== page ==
Taking a swipe at the pill which is such an important milestone for women’s autonomy is a vicious swipe at all women, including his wife (whom I am sure has used some form of birth control in her life.) I wish we could just dismiss his comments as the rants of a bitter old man.  But we can’t.  This guy continues to make movies, he continues to be lauded and it is disgusting.  

The sexist overtone of all these comments paint a very depressing overtone for this festival.  The people who run this Festival need to make it clear that these comments are unacceptable.  I cannot imagine anyone making a comment about gay rights or race relations in this way without being raked over the coals (like Lars Von Trier was) by other people in the industry as well as the festival leadership.

But the bottom line is that it is ok to say nasty stuff about women in 2013.  It’s ok to demean women.  It’s ok to say that women shouldn’t perform comedy.  It’s ok to say that the fight for equality is idiotic.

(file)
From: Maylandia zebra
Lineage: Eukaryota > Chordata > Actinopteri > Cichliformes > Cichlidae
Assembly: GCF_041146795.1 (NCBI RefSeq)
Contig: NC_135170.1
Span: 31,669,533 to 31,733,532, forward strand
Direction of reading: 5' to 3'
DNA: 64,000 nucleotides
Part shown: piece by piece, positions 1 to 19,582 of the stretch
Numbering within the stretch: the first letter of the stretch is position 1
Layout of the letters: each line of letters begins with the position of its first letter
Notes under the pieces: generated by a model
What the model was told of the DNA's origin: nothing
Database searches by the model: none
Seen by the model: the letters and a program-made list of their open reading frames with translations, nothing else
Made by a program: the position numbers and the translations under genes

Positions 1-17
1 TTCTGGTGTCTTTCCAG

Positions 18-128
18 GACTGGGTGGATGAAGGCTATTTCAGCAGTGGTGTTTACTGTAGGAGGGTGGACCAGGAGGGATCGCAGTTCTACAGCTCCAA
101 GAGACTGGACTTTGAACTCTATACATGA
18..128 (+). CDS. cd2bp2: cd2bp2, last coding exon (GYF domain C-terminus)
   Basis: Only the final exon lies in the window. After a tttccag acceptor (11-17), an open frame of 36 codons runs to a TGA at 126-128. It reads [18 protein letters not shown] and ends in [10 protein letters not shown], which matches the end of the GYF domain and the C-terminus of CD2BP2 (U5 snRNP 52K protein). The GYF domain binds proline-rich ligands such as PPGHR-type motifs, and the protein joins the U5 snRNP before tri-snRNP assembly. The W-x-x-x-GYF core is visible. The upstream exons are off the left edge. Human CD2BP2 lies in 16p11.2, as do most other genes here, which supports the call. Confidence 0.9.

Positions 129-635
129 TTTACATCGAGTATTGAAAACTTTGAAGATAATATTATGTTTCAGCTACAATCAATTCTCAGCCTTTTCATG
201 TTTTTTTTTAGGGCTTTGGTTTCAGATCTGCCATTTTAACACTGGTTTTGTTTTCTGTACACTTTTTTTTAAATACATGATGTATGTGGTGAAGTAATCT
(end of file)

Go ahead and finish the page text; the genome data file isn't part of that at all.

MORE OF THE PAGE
We know this is not ok.  But the continued lack of respect of women behind the scenes, on the screen and in the general public just makes it clearer to people looking from the outside in that the festival for all it’s glamour and supposed glory is just a graveyard for old men and old ideas.

Cannes: Director’s Hollywood Reporter Interview Creates Prostitution Backlast in France (Hollywood Reporter) 

A Controversial Victory Lap for Jerry Lewis at the Cannes Film Festival (Washington Post)

Cannes 2013: Roman Polanski Says the Fight for Female Equality is a Great Pity (The Guardian)

This Article is related to: News and tagged ,